Editor-in-Chief Ron Driggers shares a recent adventure, encourages readers to experience the upcoming total solar eclipse in the U.S., and announces that he has accepted a faculty position.

© 2017 Optical Society of America

In July, I took a break from my editorial responsibilities to go on a “Wild West Ride.” I shipped my motorcycle out to Salt Lake City and rode through Utah, Colorado, Wyoming, South Dakota, Montana, and Idaho. My girlfriend and I spent 14 days tracing the paths of legends like Doc Holliday, Wild Bill Hickok, Buffalo Bill Cody, and Calamity Jane. All of the states we visited were unique, beautiful, and full of great sights and friendly people. Below I’ve included some photos of my girlfriend Patty and me at the beginning of the ride, the tent where we stayed in Moab, Utah, my bike (“The Beast”) with luggage and a guitar on the back, a buffalo (which Patty wanted to pet but I convinced her it was not a good idea) on the side of the road that was not afraid of my motorcycle, the Grand Canyon of Yosemite, and the two of us in front of Buffalo Bill Cody’s Irma Hotel (named after his daughter) in Cody, Wyoming.

Overall, the trip was a great deal of fun with lots of time spent outdoors and no real problems (aside from a back tire that shredded coming down a mountain). In the past, I have ridden across the United States from the East Coast to the West Coast and I have ridden a big circle around Europe. In the future, I would like to ride across Australia and possibly on the Silk Road in China. If I live long enough, I will add rides in South America and Africa to the list. I would highly recommend spending some time in the great outdoors and experiencing nature, whether you ride a motorcycle, bicycle, hike, or even drive through it.

Speaking of great experiences outdoors, I want to remind those of you in the United States that on August 21 there will be a total solar eclipse visible from coast to coast. The path of totality will cross the states of Oregon, Idaho, Wyoming, Nebraska, Kansas, Missouri, Illinois, Kentucky, Tennessee, Georgia, North Carolina, and South Carolina. This event is rare, and, while I have never seen one, it is said to be a fantastic spectacle where, for a few minutes, the daytime becomes a deep night with the sun providing a corona in the black sky. The rest of the country will be able to see a partial eclipse where some portion of the sun is covered by the moon, but the effect in these areas will not be as spectacular. Those in total solar eclipse are in the “umbra” of the moon and those in partial eclipse will be in the “penumbra.” I want to encourage all those who can to make the trip to one of the above states to be in the umbra and to witness total solar darkness and the magnificence of the event. Be careful to use filters and eye protection and to take other necessary steps to avoid eye damage prior to and after the total eclipse. The next total solar eclipse in the United States will occur in 2024. For more information, go to https://www.greatamericaneclipse.com.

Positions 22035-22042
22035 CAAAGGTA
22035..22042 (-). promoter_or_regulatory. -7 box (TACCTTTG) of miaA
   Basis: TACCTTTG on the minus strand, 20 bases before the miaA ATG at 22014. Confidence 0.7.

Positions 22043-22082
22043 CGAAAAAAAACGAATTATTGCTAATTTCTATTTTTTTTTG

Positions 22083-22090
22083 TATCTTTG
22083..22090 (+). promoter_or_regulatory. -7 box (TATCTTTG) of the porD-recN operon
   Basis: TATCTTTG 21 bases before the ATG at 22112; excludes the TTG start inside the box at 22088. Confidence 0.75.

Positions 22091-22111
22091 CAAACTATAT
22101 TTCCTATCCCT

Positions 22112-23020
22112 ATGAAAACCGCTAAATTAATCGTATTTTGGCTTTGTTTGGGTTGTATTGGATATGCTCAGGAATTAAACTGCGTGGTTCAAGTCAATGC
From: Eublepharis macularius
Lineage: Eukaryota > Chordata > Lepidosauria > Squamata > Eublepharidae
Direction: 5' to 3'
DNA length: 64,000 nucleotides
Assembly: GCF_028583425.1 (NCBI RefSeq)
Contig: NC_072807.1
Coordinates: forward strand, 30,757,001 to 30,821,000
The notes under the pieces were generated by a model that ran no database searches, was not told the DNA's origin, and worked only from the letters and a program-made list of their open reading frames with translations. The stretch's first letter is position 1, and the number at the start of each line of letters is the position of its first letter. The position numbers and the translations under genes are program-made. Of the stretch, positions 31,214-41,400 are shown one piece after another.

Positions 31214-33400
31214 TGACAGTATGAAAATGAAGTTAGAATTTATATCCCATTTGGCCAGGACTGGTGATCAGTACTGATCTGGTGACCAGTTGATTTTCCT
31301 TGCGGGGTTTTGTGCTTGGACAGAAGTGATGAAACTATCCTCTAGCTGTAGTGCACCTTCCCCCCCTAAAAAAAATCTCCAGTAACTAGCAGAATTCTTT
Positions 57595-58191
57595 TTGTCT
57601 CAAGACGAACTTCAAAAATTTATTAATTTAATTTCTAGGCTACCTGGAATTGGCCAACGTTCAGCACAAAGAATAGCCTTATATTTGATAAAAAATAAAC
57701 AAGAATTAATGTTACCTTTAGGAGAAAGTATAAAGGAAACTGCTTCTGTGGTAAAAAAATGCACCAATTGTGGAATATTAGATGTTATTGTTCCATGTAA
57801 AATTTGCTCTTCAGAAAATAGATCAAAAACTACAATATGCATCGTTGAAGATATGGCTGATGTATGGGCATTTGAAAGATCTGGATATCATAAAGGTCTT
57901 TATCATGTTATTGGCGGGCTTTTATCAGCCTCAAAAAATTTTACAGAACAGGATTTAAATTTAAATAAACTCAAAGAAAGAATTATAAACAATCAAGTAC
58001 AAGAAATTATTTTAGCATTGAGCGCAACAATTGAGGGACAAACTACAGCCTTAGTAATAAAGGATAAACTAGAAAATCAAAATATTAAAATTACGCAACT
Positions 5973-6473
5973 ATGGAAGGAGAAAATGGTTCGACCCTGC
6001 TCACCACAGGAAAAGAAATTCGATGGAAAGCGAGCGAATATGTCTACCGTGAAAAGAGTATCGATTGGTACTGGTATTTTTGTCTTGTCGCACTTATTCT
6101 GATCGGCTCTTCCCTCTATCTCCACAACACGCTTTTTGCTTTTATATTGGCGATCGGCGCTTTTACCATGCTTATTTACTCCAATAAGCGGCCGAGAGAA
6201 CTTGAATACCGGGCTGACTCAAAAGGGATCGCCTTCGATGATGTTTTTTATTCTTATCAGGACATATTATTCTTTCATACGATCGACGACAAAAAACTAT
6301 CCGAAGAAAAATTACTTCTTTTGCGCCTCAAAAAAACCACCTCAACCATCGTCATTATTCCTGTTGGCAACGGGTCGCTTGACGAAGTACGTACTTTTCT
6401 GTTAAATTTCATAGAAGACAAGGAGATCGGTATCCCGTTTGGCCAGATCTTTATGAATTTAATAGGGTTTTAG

Finally, next month I will become a professor in the College of Optics at the University of Central Florida (UCF). I have missed research and development and I intend to engage in the education of students through teaching classes and one-on-one research mentoring with graduate students.

I also will be developing a program around infrared system performance and infrared system concepts, design, and analysis and will be supporting both local and national efforts through funded research. I have always liked the “buzz” around the fall semester at a university with so much energy and excitement. In the past, I have felt that I contribute the most when mentoring younger students, grad students, post docs, and new faculty. It feels good to help them succeed and to make a difference in their lives. I, like many of my colleagues, have had more than my share of successes and recognition, and it is time to let others stand on our shoulders. I want to thank Dean Bahaa Saleh for the opportunity to participate in his great organization. I still will be involved with St. Johns Optical Systems at a lower level, but all my R+D will go through UCF and camera development and production will remain at SJOS.

Ron Driggers
Editor-in-Chief, Applied Optics
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